It’s not just American politicians whose artificial dramas can have unexpected consequences. Take British Prime Minister David Cameron. He wanted Britain to remain part of the European Union but worried that the electoral threat from the UK Independence Party might rip open a long-standing divide in his Conservative Party over E.U. membership.

Cameron thought he’d found a solution: to promise a referendum that would allow the people to vote on leaving Europe. He figured it was only a pretend promise, and domestic and international institutions would save him from having to deliver. And even if the referendum went ahead, British voters would never choose the costly path of unwinding the country’s deep ties to the E.U. Everyone who really counted knew that would be stupid, even if they sometimes pretended otherwise. Prime Minister Boris Johnson, for instance, began his career making up stories about how the E.U. wanted to do ridiculous things like ban prawn cocktail crisps (a disgusting but popular British delicacy) but also happily described himself as a “fan” of the E.U.

Of course, the other actors in Cameron’s drama didn’t stick to his script. Britons voted for Brexit by a narrow majority, transforming the United Kingdom into a fundamentally different country and threatening the union of its four nations.

Hawley, Cruz and Trump, too, are pursuing short-term political gain at the risk of long-term chaos. Their political theater leaves something — a big something — to chance. They justify their actions as a response to the demands of their constituents. But those actions set precedents and change beliefs about what politicians can and cannot legitimately do when they don’t like election results. What will happen when other politicians decide they can make up the rules as they go along? Already, the Republican majority in Pennsylvania’s Senate removed the lieutenant governor from presiding on Tuesday, because they didn’t want to seat a Democratic senator who had won his election. While they justified this as a response to a “unique set of circumstances,” they too are setting precedents that others will follow.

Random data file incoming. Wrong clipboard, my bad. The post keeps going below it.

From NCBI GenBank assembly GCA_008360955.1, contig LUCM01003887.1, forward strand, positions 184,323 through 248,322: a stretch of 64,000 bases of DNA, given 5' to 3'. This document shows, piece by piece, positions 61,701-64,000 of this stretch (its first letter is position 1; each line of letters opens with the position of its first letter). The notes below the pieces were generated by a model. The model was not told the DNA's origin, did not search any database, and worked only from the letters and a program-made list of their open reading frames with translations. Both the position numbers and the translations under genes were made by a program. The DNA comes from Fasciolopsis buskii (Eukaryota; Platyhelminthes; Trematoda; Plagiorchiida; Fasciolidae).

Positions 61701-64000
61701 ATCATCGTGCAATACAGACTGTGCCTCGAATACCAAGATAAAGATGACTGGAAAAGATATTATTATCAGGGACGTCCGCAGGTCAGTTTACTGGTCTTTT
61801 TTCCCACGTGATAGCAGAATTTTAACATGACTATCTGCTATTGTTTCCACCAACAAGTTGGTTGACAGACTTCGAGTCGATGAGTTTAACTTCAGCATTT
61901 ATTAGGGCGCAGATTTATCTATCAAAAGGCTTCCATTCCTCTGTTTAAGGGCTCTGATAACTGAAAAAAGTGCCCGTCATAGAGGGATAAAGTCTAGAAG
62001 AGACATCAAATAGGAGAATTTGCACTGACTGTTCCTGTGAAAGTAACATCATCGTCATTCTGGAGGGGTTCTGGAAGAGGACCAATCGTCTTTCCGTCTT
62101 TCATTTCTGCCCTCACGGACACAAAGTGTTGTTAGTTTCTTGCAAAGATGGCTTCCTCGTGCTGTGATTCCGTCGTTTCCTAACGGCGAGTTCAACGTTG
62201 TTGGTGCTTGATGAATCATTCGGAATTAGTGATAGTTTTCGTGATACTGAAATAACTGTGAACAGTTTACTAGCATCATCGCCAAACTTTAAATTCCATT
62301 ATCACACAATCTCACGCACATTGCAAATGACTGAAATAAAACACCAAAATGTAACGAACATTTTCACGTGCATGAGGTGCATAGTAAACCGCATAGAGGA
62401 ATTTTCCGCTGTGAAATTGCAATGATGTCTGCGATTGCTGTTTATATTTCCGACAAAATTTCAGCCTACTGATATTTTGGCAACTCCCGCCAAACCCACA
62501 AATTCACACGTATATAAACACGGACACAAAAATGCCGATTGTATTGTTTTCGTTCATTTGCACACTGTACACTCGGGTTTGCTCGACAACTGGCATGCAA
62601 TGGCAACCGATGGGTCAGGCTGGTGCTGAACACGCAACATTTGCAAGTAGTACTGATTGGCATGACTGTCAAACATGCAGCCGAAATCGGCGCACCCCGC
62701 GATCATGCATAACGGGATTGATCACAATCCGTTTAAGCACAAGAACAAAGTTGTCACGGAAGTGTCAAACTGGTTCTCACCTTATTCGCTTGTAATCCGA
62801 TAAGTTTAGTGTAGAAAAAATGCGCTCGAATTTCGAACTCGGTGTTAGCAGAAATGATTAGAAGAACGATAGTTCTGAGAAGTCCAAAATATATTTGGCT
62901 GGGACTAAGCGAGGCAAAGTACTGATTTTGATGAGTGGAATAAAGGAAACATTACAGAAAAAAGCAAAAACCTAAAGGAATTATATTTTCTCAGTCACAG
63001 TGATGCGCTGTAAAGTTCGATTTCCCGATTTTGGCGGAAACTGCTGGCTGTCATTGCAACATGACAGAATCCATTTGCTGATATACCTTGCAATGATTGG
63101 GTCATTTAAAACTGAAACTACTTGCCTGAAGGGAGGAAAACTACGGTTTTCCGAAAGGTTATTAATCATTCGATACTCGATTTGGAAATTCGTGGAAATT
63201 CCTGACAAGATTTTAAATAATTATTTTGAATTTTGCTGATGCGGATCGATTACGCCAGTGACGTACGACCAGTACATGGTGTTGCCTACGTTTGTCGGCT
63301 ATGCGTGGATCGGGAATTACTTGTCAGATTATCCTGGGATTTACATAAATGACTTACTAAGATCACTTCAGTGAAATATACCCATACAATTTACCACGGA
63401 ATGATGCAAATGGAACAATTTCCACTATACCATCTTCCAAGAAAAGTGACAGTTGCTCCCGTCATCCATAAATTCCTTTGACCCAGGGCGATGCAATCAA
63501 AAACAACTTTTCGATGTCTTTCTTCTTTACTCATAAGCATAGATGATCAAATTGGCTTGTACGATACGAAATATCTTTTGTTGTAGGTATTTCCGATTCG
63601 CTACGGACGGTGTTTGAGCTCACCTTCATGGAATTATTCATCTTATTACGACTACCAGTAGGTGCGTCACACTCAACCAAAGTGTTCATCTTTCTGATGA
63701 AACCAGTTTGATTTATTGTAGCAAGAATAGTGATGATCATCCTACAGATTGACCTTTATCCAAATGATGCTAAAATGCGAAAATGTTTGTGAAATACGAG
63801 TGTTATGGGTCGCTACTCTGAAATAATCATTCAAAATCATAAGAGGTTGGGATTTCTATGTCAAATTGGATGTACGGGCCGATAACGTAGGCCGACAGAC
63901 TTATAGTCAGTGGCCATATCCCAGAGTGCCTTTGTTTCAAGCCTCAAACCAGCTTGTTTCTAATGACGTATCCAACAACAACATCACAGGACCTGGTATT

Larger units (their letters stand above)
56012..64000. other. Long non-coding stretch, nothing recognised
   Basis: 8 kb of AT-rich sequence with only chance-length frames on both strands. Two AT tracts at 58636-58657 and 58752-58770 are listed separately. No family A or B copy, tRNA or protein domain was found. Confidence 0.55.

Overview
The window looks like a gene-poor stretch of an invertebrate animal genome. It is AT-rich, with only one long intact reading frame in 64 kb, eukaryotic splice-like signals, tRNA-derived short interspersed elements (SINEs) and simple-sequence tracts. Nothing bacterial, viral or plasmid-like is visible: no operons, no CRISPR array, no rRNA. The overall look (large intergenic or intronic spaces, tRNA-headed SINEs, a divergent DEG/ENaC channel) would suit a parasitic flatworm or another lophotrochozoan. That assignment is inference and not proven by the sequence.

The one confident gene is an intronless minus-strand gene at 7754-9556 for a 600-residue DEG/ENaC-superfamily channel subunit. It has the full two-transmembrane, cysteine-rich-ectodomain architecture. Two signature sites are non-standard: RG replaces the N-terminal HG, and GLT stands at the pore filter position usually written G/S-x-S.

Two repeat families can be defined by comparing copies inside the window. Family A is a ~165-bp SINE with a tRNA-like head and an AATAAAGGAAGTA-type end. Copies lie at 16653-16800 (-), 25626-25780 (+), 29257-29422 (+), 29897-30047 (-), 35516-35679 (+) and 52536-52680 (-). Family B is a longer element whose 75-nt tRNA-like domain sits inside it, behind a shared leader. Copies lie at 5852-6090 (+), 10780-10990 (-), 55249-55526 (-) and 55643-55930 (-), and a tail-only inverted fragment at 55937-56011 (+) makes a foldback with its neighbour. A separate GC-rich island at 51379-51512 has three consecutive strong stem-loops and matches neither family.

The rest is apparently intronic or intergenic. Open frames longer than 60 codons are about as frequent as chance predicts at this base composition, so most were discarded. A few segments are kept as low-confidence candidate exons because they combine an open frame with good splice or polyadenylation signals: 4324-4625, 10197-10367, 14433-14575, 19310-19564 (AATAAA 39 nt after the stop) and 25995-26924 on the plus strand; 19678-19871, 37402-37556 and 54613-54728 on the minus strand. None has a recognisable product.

As commentators have said, Republicans deserve the blame for what is happening to America’s institutions. They may suffer some of the fallout, too. If Republicans stop recognizing results that they don’t like, there is nothing to prevent Democrats from doing the same, tit-for-tat. Seven Republicans in the House of Representatives have warned that efforts to overturn the 2020 vote might erode the advantage that the electoral college gives to their party. GOP candidates need the college, since they have won the popular vote only once in the past 32 years.

Perhaps the authors of Wednesday’s revolt already regret their role in goading the mob. Now that the Democrats have taken the Senate, they are likely to press for federal election reform, a proposition that’s anathema to the right. As political scientist Sam Rosenfeld describes it, some Republicans understand that they benefit more in the long term from “legal anti-democratic institutions” than from dubiously legal “anti-democratic actions,” which are more set-piece theatrical statements than carefully planned strategies.

The challenge for people who want to protect democracy is twofold. First, they need to prevent repeat performances of this most recent theater. Drama is an inevitable part of democratic politics. Politicians will always seek to highlight some problem they care about in ways that grab the public’s attention. Naked ambition of the sort Hawley and Cruz displayed is also an essential part of politics and can be productive when it is yoked to real political needs. It becomes a problem when ambition leads politicians to blur the boundaries between dramatic fiction and essential political facts, undermining the shared beliefs that hold democracy together.

Widespread delusion can have bitter consequences, as we saw Wednesday, when amateur dramatics led a misinformed audience to storm the stage. Cameron’s mistakes meant that the country he led dropped out of Europe and is at greater risk of breaking apart. Cruz and Hawley’s not only helped provoke a mob but could also make American democracy unworkable, as everyone starts challenging every result they don’t like. Politicians can’t rely on political institutions to save the country from the consequences of their playacting, because the institutions aren’t outside the politicians, and the politicians aren’t outside the institutions.

Finally, the republic’s guardians should recognize that the fight to secure democracy isn’t over just because the mob has been evicted from the Capitol. The processes that allow democracy to work (vote counting, redistricting, early voting, identification procedures and voter registration) seem very boring to the public in the years between major elections. But we can go back to enjoying the political performances — and shrugging when the players ham it up — only if everyone knows it’s a play, and the machinery behind the curtain is strong.